Ask Adam: COVID-19 Related Therapy Questions (Part II)

Answering all of your pressing therapy questions in the comfort of your own home.

Let’s be honest, life is incredibly tough and the COVID-19 pandemic has only made it tougher on us. With unemployment at 6.7%, pandemic fatigue hitting a new high, and our loved ones becoming sick with the virus, 2020 is not all that we expected- and 2021 appears to be its evil twin. I thought that it was only necessary to interview Adam on questions regarding our current global pandemic. Although Adam disclaimed that there is no “one size fits all” solution to every one of my questions, he helped me to share his guidance on some of the most common questions we are all wrestling with over the course of the pandemic. I hope that this dialogue will be as helpful to you as it was to me when I sat down with Adam for this interview!

Adam, have you seen an increase of patients during COVID?

b625d5e2796629128c2d64b2d7dc636f-removebg-previewYes. Speaking for myself and what my colleagues tell me about their practices, our client books have become very full. However, these sessions have had to be modified to adapt to our “new normal”. Primarily, therapy sessions right now are actually taking place on Zoom. From a therapist perspective, the more information you have of the person that you are working with the better, so video communication is generally preferred to telephone. For example, it helps a therapist to see physical signs, for example if a patient hasn’t showered in a long time, in order to derive meaning from the interaction. From a patient perspective, if a video call is better for the therapist, it will be better for the patient in terms of receiving guidance and attention. Phone sessions are also completely fine if video isn’t an option or isn’t tolerable to a client! Whatever both you and your therapist agree on and are comfortable with is always the right way to go.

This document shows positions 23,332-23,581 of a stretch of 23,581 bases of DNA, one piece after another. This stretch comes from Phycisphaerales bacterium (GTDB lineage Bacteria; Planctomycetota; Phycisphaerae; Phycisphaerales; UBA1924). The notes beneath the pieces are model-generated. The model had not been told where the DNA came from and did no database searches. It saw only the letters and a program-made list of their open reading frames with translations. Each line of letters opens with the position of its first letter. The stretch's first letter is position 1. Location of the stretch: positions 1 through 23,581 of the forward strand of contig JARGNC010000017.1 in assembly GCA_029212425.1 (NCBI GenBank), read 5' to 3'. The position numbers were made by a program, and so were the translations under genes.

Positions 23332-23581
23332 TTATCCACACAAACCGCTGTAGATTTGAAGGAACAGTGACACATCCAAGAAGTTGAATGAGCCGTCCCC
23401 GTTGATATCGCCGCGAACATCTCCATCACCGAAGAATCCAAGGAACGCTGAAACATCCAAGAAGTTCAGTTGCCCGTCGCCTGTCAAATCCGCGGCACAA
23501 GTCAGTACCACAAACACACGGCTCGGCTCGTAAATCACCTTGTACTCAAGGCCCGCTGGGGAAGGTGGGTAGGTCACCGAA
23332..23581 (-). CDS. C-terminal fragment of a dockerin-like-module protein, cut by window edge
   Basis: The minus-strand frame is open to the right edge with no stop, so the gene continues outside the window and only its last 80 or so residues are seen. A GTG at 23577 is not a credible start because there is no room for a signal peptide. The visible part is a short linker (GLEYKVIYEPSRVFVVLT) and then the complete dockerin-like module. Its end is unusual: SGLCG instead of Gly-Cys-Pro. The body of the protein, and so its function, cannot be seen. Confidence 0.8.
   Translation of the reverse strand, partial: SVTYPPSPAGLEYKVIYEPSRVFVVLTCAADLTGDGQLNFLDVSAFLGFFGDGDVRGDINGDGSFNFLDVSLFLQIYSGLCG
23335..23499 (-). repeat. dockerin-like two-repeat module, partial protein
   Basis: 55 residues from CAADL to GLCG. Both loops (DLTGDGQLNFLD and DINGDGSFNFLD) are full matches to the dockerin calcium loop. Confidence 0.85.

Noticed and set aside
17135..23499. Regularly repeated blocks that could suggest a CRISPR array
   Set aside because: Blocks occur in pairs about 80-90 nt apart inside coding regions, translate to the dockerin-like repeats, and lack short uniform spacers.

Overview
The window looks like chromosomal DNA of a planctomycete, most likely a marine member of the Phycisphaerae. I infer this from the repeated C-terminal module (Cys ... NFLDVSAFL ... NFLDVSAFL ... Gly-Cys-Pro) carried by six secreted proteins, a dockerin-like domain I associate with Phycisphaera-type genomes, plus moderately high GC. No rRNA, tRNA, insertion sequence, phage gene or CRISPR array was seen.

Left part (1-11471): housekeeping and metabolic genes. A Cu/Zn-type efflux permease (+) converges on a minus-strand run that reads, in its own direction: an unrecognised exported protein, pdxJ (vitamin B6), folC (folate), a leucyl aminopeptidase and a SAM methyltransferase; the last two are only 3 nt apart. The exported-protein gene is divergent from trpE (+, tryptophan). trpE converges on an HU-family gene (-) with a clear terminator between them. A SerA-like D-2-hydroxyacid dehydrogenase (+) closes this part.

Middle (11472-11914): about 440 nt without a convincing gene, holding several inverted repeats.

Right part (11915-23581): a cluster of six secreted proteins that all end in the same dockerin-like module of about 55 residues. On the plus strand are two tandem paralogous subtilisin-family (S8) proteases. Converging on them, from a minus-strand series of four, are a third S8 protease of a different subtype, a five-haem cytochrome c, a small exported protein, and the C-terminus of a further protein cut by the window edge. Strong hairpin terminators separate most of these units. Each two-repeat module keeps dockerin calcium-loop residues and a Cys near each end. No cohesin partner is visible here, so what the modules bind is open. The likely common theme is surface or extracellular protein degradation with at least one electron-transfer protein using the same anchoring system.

What are the main topics on a lot of clients’ minds during the pandemic?

There are a few things that my clients are concerned about right now some of them being an increased sense of job insecurity, concerns about getting sick and even dying, and worries around the repercussions of losing a job or family member. Tangentially, people have been thinking about their pasts a lot and reexamining their current relationships, given that so many people have more time to reflect on these aspects in their life. Marital and relationship problems have arisen, since people have been living in such close quarters. Some of my clients in their time off, for example, have also even wanted to talk through instances of childhood abuse that have been suppressed. It’s amazing that, when we stop to reflect and process, so much can become unraveled that we don’t even know we are suppressing. 

How would you consult people that have anxiety or obsessive compulsive disorder (OCD) relating to the COVID-19 pandemic and are even afraid to leave the house?